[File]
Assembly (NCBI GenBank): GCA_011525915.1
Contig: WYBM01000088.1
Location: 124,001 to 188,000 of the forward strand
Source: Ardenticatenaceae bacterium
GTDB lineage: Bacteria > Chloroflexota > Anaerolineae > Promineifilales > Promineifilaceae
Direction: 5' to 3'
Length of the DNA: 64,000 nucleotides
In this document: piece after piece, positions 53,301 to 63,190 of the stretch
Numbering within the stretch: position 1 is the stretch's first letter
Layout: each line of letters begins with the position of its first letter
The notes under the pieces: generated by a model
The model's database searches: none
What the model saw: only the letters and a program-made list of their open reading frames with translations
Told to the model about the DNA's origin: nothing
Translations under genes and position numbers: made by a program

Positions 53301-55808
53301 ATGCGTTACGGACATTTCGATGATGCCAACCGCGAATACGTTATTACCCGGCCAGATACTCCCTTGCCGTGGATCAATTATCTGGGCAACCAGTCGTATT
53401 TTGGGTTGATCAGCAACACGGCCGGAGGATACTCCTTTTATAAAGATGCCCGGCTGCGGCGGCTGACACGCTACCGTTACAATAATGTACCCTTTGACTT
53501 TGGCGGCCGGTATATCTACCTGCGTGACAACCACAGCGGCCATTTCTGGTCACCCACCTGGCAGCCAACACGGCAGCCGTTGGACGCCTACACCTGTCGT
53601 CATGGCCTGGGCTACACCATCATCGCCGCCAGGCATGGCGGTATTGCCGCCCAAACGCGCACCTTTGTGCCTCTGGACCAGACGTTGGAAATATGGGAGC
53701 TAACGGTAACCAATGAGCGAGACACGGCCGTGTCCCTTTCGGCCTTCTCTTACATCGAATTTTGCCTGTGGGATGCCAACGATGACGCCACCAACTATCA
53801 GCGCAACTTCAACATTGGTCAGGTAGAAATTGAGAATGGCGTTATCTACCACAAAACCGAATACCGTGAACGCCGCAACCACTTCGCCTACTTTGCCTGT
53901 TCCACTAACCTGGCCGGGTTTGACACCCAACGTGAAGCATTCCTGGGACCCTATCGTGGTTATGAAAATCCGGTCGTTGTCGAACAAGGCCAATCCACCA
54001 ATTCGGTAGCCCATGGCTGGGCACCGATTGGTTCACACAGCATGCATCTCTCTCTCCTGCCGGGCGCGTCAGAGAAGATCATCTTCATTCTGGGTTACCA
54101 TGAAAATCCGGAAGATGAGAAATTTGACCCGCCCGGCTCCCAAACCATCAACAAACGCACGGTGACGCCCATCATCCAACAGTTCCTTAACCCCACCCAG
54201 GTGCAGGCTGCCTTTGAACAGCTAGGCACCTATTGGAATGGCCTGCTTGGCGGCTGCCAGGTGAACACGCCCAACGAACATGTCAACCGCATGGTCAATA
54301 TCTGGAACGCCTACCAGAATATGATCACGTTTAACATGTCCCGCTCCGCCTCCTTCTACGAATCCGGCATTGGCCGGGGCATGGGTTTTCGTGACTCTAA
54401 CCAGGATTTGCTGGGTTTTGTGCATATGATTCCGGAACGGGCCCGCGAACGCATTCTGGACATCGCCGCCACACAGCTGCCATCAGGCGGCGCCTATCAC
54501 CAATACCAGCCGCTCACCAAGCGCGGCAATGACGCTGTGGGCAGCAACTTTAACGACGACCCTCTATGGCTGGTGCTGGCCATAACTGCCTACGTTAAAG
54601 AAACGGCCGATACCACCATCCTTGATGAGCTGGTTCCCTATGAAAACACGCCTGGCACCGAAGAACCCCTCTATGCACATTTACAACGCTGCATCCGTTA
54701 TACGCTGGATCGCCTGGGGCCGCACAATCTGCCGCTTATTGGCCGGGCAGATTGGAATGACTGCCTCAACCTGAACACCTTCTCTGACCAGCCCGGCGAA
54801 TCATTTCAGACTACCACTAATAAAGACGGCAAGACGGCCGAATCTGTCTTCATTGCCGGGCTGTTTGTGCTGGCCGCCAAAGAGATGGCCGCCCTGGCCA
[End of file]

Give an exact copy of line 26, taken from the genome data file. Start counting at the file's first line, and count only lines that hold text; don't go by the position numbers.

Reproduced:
54201 GTGCAGGCTGCCTTTGAACAGCTAGGCACCTATTGGAATGGCCTGCTTGGCGGCTGCCAGGTGAACACGCCCAACGAACATGTCAACCGCATGGTCAATA